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Business Tax Reform Update - 12/21/17

Business Tax reform update

What's New?  What's Old (Gone)?
The final version of the Tax Cuts and Jobs Act has been approved by Congress and signature by the President is expected to be a formality. Therefore, it seems likely that we will have a new tax bill before Christmas. Happy Holidays!

Although almost all of the tax law changes are not effective until next year, some important expensing provisions will be effective immediately.  It may also be advantageous to consider planning opportunities that impact 2017 and 2018.

The purpose of this tax alert is to identify the most significant business tax changes in the tax bill that may impact your situation.

Decrease in corporate tax rate
Among the most publicized changes in the act is the reduction of the highest corporate income tax rate from 35% to 21% after December 31, 2017.

The graduated corporate tax rate which started at 15% for the first $50,000 of taxable income and rose to 35% for corporation over $10,000,000 of taxable income has been replaced by a flat rate of 21%.

Tax benefit on business income of sole-proprietors, S corporation shareholders, and partners/members in partnerships/LLCs
In order to provide tax benefits to businesses that passthrough income and tax to their owners (passthroughs) Congress included legislation to provide a deduction for certain passthrough businesses. Therefore, the tax bill provides that sole proprietors, S corporation shareholders and partners/LLC members will be entitled to a deduction of up to 20% of their allocable share of qualified business income.

There several steps required to determine the actual deduction. The qualified business income excludes capital gains or qualified cooperative dividend. Qualified business income does not include payment to the taxpayer for services or guaranteed payments to a partner for services. The deduction is, also, limited to 50% of the W-2 wages or 25% of wages plus 2.5% tangible depreciable property. The W-2 wage limit begins being reduced at $315,000 for married couples or $157,000 for individuals.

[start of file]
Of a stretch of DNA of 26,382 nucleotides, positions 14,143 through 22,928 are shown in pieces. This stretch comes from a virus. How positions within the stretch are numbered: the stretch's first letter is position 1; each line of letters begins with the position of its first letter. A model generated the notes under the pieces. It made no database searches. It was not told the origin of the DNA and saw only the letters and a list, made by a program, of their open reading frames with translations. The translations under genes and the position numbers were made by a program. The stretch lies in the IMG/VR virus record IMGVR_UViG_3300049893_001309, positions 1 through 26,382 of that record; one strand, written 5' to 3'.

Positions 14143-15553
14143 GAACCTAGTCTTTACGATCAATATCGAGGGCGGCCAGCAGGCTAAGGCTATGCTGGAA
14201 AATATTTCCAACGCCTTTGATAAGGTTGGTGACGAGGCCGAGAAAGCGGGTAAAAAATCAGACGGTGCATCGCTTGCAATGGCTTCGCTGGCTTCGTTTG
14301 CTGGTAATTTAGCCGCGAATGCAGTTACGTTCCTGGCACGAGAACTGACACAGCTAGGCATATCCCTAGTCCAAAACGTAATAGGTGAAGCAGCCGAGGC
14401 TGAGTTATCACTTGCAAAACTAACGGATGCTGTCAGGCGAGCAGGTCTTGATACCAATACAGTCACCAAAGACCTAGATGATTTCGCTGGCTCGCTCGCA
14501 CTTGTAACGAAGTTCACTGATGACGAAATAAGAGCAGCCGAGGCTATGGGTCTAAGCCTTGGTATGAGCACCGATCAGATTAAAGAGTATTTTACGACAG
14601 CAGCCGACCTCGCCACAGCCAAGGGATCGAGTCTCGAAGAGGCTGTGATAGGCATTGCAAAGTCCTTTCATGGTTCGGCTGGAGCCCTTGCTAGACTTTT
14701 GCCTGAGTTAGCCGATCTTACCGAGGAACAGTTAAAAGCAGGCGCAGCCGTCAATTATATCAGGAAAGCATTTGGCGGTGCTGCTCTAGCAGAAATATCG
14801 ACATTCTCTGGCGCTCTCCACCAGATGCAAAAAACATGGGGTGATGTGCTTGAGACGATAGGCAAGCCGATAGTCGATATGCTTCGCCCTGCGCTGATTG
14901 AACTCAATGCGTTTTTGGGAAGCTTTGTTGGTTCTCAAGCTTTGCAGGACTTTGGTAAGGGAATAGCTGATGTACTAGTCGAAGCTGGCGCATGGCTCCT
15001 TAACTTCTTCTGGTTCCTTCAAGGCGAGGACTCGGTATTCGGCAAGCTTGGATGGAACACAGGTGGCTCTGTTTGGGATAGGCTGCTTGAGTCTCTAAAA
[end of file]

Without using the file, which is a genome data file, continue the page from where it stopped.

The deduction is not available to certain service businesses including: the fields of health, law, accounting, actuarial science, performing arts, consulting, athletics, financial services, brokerage services that exceed the limitation threshold of $315,000 for married couples or $157,000 for individuals.

This deduction will require significant guidance from the IRS before it appears on tax returns.  It is not tax simplification.

100% expensing of business assets placed in service after September 27, 2017 and increase in automobile depreciation for auto acquired after that date.
Prior to the proposed tax bill the bonus depreciation rate for qualified property, generally new property with a depreciable life of 20 years or less and specified building improvements, placed in service in 2017 was 50%.

The proposed tax bill increases the bonus depreciation percentage to 100% for qualifying property, including used assets, placed in service after September 27, 2017. In addition, the limitation on depreciation with respect to certain passenger automobiles is increased to $10,000 from $8,000 for passenger automobiles acquired and placed in service after September 27, 2017.

Increased Code Section 179 Expensing